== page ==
Globally Important Agricultural Heritage Systems (GIAHS)
Project meeting, Engaresero Maasai Pastoralist Heritage Area (Tanzania). © FAO/David Boerma.
A cup of tea… or cha?
01 November 2021
Did you know that most of the world uses the same two words for tea? One variation is the one used in English (tea), French (thé), Spanish (té) and Dutch (thee). The other is a variation of chá (in Mandarin and Cantonese), such as chai in Hindi, shay in Arabic and chay in Russian. There’s an interesting reason for this.
©Shizuoka WASABI Association for Important Agricultural Heritage Systems Promotion
With its distinctive green colour and sharp, spicy flavour, wasabi (Eutrema japonicum) has been highly prized in Japan for centuries. There is evidence from written works that Buddhist monks ate “cold wasabi soup” from as early as the 12th century. By the 14th century, they began to eat sashimi topped with wasabi vinegar, and from then on, wasabi started to appear in the meals of the public. Now, it is eaten all...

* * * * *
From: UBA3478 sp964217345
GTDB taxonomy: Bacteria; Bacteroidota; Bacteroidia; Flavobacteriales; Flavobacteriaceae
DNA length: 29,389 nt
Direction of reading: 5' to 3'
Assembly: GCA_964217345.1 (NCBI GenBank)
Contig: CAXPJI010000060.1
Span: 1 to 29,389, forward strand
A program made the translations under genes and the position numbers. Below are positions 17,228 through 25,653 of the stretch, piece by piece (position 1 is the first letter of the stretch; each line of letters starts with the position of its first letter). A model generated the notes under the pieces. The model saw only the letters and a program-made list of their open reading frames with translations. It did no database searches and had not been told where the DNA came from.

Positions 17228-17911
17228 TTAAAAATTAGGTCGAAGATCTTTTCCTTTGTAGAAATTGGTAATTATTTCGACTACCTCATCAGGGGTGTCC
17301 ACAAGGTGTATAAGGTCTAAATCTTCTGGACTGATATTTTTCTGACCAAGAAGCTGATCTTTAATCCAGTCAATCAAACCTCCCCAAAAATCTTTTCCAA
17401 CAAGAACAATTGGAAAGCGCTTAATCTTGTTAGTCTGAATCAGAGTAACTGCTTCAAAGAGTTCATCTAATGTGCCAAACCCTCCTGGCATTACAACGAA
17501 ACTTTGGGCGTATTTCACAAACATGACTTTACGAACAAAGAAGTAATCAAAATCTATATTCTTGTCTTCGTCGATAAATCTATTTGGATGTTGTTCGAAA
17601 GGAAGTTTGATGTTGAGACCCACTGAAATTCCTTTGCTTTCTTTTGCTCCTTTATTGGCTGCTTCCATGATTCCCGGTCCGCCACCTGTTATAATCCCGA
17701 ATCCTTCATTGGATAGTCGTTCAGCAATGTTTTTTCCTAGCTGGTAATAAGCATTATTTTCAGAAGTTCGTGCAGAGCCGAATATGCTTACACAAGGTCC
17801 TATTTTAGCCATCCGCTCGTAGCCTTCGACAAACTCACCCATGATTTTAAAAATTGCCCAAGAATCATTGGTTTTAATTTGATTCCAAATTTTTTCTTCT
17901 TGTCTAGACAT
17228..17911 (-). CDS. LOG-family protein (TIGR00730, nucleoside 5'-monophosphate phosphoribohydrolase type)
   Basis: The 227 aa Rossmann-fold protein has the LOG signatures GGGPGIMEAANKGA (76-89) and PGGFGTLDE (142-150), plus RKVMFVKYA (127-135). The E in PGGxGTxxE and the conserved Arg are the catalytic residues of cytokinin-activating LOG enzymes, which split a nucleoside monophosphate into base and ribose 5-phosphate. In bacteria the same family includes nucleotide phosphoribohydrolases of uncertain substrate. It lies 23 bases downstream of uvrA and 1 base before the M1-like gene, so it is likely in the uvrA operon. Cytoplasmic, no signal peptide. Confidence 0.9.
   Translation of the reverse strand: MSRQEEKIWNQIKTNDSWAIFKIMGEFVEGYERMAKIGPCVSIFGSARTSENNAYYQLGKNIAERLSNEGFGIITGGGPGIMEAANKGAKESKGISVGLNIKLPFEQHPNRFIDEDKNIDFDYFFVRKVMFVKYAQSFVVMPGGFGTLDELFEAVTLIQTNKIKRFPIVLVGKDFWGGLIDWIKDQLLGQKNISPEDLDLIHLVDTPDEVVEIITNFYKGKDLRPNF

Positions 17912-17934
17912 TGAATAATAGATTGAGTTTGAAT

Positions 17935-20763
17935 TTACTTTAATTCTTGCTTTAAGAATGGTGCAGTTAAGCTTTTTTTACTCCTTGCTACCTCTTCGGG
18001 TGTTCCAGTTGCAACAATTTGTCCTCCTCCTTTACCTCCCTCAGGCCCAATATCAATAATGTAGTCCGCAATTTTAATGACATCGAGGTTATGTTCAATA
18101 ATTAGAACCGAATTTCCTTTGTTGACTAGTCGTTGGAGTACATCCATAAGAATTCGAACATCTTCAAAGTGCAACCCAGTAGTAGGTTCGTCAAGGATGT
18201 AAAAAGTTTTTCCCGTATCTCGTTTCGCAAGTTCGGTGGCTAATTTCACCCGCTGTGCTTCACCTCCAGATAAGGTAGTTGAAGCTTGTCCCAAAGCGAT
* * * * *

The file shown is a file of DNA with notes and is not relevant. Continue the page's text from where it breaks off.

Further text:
©FAO
All seems at peace. Just the sound of bleating goats and clanging tin cooking pots ring out over the land as the sun sets between Tanzania’s Lake Natron and the mountain of Ol Doinyo Lengai, meaning ‘Mountain of God’ in the Maasai language. These two powerful symbols of nature make the village of Engaresero spectacularly unique.
The COVID-19 pandemic has hit the tourism sector hard and international travel in particular has suffered a blow, particularly impacting rural people whose livelihoods may rely on foreign visitors. But with every challenge there is an opportunity, and this is one to build tourism back better: more sustainably, more fairly, promoting non-traditional, rural destinations and creating more resilient livelihoods for local communities. One way of doing this is through ‘agritourism’. It...
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